Tag Archives: Leoš Janáček

Janácek Quartet – String Quartets Nos. 1 and 2 (Supraphon)

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# Composer: Leoš Janácek
# Vinyl
# Number of Discs: 1
# Format: FLAC
# DR Analysis: DR 10
# Label: Supraphon | SUA ST 50556
# Size: 24-bit/192kHz (1.86GB), 24-bit/96kHz (916MB) and 16-bit/44.1kHz (267MB)
# Recovery: 5%
# Scan: yes
# Servers: File Factory

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Ancerl / Ceska Filharmonie: Janacek: Sinfonietta / Taras Bulba (Supraphon, 1st pressing)

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# Composer: Leoš Janáček
# Orchestra: Česká Filharmonie
# Conductor: Karel Ančerl
# Vinyl
# Number of Discs: 1
# Format: FLAC
# DR Analysis: DR 11
# Label: Supraphon | SV 8026
# Size: 24-bit/192kHz (1.82GB), 24-bit/96kHz (950MB) and 16-bit/44.1kHz (267MB)
# Recovery: 5%
# Scan: yes
# Servers: File Factory

This rare first pressing came to me without a “proper” cover. According to the seller, “All these ex-communist country record covers were made of cheap paper. Not laminated like UK or cardboard covers. This was a standard cover with no additional information mentioned on front or back cover. This kind of cover was in use with the early large red or blue stereo labels. Later issues became nice laminated multi language covers, similar as the UK SAX or ASD albums.”

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HD-Vinyls 24/96 (Supraphon) Leoš Janáček – Glagolská Mše/Glagolitic Mass (Karel Ančerl)

front-small-boxsetMany thanks to our friend Jean-Luc for this rare work
Supraphon is overselling by calling all of is recorded output gold, but there are many arresting performances in the series. This one of the Glagolitic Mass, released in 1963, is one of them. It wasn’t in Ancerl’s nature to be as raw and fierce in this score as Kubelik and others have been. He is often lyrical and tender. Fortunately for him, he has a soprano and tenor who encompass their treacherous parts without screaming. The Czech chorus is the best-sounding, most idiomatic and comfortable that I’ve ever heard. The Czech Phil. is more rustic — or is it ragged? — than several of the international orchestras who have recorded the work, but they too sound completely at home. I agree with the original Gramophone critic who found the organist too tame for his wild obligatto outburst. The same reviewer compared the late Mass with the Sinfonietta written just before it when Janacek was 72 and entering his miraculous late phase, which he called a “new jet from my soul”: The Mass displays “the same brightness and pungency of timbre, the same fertile, vigorous way of building whole movements from a single motif.”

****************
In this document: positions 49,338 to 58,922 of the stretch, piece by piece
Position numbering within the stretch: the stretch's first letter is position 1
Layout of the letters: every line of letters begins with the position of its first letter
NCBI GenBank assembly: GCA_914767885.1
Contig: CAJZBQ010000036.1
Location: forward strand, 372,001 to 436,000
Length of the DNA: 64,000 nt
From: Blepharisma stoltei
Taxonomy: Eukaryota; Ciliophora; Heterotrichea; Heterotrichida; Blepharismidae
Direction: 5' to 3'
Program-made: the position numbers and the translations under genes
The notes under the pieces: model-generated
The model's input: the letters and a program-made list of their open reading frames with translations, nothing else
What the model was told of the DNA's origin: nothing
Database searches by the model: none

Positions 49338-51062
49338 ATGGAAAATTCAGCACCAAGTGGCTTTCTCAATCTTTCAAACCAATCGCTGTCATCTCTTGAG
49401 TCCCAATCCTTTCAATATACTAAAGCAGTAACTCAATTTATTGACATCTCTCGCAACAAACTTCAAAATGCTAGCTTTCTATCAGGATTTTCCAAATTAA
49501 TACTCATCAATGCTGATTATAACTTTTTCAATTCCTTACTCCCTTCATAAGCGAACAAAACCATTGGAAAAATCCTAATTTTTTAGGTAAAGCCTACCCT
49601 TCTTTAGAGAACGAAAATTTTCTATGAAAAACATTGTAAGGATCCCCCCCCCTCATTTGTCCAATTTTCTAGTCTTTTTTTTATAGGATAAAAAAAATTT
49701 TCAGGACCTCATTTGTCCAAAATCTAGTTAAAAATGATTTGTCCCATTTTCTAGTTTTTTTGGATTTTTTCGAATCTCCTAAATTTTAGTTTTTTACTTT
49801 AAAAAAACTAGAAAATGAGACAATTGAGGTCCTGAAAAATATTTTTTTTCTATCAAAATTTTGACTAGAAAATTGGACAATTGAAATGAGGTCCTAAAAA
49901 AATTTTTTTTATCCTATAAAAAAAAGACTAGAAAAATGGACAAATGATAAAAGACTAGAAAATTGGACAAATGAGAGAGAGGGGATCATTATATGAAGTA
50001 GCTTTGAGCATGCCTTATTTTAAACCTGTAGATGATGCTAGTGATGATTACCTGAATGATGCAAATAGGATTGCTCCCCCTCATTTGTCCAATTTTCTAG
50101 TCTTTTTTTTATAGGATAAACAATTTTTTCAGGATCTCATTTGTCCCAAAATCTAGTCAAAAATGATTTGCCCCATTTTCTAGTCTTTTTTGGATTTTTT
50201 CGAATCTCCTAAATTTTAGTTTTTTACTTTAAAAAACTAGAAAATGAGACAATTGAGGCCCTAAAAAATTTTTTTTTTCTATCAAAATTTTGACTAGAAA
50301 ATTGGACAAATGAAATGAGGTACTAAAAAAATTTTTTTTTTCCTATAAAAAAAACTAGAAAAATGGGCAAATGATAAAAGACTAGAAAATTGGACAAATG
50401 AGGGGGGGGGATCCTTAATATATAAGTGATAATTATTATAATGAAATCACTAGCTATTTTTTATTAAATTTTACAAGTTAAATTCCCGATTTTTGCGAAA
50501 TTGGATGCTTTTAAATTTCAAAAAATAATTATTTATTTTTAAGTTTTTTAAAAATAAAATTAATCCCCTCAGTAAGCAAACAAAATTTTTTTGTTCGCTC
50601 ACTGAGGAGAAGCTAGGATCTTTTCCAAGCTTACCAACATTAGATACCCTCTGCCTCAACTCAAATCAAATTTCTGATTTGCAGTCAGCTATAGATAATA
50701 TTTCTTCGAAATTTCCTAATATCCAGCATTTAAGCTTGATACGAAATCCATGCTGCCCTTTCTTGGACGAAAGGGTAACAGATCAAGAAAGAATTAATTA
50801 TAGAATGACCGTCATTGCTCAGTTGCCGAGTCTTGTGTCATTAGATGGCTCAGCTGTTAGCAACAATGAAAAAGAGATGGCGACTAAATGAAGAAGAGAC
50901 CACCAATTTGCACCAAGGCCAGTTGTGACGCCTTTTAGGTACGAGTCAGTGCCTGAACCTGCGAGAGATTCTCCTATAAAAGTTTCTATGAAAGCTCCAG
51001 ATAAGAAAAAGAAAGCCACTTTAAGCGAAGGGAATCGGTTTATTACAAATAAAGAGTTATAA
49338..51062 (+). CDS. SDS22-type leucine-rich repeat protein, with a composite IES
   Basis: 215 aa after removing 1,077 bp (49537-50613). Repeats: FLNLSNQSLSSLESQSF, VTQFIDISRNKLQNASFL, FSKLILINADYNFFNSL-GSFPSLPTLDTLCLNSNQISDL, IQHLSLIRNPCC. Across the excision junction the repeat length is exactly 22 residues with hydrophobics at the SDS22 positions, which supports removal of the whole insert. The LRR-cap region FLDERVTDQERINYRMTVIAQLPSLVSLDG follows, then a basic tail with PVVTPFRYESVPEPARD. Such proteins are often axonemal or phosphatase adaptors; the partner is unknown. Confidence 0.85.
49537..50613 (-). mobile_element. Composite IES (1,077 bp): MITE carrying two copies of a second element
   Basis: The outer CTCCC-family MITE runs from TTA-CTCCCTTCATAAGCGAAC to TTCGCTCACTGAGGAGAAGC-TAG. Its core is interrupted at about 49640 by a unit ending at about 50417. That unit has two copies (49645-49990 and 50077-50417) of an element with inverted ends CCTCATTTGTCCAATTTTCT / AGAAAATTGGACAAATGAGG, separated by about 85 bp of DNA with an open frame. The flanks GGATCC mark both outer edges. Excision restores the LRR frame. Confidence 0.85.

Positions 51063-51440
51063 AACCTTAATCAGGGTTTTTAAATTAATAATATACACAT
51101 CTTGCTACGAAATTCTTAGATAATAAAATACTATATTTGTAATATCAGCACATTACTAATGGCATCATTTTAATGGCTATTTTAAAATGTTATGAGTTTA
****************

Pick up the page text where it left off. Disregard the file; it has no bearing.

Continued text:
Composer: Leoš Janáček
Orchestra: Czech Philharmonic Orchestra

Conductor: Karel Ančerl
Vinyl (1966)
Number of Discs: 1
Format: Flac
Label: Supraphon
DR-Analysis: DR 10
Size: 807 MB
Scan: Pics are from the WEB since the record came without cover
Server: FileFactory

 

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